There’s nothing wrong with public displays of affection (PDA), and we need to stop telling people there is.
Now, what we’re talking about here is hand holding, kissing and snuggling, without crossing the line into groping, humping or actually doing the deed in public. The G-rated sorts of things that most people wouldn’t mind their children seeing.
While some adults don’t like first-hand witnessing the mushy stuff, there’s no denying that it can actually be triggering from some.
For starters, it’s not safe for every couple to hold hands with their love in public. Queer couples sometimes experience harassment, including violence, when they show affection to one another publicly.
For people in these situations, seeing couples who aren’t at risk can be emotionally difficult.
But really, every couple regardless of gender, race, size and whatever else should be allowed to express their love without harassment. So, instead of trying to take PDA away from everyone, why don’t we work harder to make PDA safe for all?
When you see a gay couple walking down the street holding hands, give them the same sweet smile you’d give to a straight couple. Blogger Helen McDonald says she raises a fist to display a rainbow bracelet around her wrist when passing a same-sex couple showing their love.
Of course, stand up for the couple if someone’s reaction is inappropriate, such as if they’re making disrespectful or threatening comments. Showing your support not only could make them feel safer, it’s also a way of telling the harasser that it’s their actions that aren’t acceptable.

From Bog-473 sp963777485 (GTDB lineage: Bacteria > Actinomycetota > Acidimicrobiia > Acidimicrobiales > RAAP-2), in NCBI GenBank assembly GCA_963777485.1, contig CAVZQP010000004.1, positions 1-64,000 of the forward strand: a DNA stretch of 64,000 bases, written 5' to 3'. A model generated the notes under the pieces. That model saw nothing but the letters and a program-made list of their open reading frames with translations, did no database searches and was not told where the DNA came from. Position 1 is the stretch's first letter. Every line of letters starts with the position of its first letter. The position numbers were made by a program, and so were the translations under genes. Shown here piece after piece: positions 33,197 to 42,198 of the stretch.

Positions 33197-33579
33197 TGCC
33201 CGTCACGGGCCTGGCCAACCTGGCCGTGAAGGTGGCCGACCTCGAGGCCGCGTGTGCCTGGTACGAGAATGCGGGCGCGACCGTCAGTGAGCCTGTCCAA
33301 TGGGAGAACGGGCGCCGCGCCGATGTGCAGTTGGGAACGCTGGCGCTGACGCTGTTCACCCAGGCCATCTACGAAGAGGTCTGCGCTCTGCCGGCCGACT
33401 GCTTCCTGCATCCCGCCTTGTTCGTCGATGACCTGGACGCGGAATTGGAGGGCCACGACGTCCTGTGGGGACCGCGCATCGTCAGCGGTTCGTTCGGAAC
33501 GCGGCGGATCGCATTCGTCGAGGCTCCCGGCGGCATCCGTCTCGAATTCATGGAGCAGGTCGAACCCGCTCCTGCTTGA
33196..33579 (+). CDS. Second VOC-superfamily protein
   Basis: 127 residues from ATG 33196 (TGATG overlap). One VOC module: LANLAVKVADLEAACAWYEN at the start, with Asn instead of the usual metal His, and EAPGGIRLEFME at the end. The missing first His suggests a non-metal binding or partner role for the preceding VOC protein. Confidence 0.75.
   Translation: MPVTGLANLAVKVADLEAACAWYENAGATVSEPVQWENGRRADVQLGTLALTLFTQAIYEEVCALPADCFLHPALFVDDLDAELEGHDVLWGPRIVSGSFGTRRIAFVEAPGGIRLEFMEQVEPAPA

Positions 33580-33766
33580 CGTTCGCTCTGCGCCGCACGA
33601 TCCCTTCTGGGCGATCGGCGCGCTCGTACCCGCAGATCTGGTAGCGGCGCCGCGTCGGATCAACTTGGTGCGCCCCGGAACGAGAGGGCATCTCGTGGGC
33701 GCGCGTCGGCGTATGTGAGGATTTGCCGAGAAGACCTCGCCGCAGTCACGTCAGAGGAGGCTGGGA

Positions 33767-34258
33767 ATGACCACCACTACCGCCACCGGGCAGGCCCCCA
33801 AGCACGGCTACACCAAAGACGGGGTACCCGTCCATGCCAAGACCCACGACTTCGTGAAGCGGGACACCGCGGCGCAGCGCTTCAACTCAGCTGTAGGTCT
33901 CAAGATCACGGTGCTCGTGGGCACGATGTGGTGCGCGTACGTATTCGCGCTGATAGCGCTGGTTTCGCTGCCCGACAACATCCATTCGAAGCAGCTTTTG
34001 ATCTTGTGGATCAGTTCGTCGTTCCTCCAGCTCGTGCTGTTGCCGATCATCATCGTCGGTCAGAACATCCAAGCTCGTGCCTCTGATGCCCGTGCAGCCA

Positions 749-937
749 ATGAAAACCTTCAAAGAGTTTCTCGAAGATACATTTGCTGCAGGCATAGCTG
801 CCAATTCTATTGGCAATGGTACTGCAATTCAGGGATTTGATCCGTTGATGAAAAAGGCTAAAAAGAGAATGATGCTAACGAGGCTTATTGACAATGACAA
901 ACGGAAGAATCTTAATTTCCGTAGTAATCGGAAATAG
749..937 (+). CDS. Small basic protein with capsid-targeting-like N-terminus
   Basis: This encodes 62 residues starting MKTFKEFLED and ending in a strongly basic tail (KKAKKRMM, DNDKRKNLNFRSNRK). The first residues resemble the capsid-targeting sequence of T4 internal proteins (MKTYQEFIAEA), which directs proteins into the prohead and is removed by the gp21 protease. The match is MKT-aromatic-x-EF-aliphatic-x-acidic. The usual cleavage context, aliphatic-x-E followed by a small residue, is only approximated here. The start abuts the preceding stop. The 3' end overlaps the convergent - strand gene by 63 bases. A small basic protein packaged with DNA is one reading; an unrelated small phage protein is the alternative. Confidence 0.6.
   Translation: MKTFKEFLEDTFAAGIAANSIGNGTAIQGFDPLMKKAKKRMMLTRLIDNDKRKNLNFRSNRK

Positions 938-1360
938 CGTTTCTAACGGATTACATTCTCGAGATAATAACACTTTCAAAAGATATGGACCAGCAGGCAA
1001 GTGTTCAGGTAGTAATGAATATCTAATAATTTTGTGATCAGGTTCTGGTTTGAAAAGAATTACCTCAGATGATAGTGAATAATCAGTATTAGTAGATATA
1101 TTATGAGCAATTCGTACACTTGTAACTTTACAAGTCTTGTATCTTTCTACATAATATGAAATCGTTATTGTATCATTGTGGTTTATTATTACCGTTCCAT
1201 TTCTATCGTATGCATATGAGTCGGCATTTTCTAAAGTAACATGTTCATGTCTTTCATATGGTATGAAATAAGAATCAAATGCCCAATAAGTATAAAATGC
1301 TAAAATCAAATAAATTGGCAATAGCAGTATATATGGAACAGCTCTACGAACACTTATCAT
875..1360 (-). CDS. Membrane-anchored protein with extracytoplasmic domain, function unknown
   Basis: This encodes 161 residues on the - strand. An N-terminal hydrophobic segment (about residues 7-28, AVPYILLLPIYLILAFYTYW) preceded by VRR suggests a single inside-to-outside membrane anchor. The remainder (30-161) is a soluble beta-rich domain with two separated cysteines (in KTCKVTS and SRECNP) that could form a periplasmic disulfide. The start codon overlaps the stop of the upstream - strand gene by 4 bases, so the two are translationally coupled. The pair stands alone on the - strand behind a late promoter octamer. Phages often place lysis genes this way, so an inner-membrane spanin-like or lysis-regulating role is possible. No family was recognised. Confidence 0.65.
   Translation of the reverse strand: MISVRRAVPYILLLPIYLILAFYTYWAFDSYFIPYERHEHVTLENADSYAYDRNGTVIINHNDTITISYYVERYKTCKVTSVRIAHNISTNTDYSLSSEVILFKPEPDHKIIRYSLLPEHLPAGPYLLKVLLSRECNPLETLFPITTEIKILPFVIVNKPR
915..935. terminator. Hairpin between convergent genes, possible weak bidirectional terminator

Let’s fight for the right to snuggle on park benches!
Regardless of sexuality, someone fresh out of a break-up who sees a couple snuggling might end up showing embarrassing public displays of intense sadness. Like most things in life though, it’s sort of how you look at it.
Sure, not all onlookers have someone to put their arm around their shoulder or kiss their cheek, and that might be upsetting. But that couple, so in love they lose themselves in each other’s gaze in a bustling restaurant, is proof that there is love out there, and we can all find it.
Pushing personal romantic situations aside, it’s hard not to melt when witnessing PDA.
Even those who don’t swoon over love birds shouldn’t be telling them what non-sexual activities they can and cannot do with their bodies in public.
Someone might not love the look of a shirtless elderly man jogging down the street, but that doesn’t mean that he should have to cover up.
A skinny woman in a crop top might upset someone who is self-conscious about their own body, but that doesn’t mean that she shouldn’t be allowed to flaunt her belly if that’s what she wants.
Alright, we might not all love watching couples lying in the grass in a public park making out. However, is it really any of our business? It’s no more our business than a shirtless man or crop-top clad woman.
No one is forcing us to watch, and they’re obviously having fun and enjoying themselves. Let’s just all let each other be ourselves, without judging or shaming. Alright?
Meg Crane is a freelance writer and the founding editor of Cockroach.
Published in Volume 70, Number 27 of The Uniter (June 2, 2016)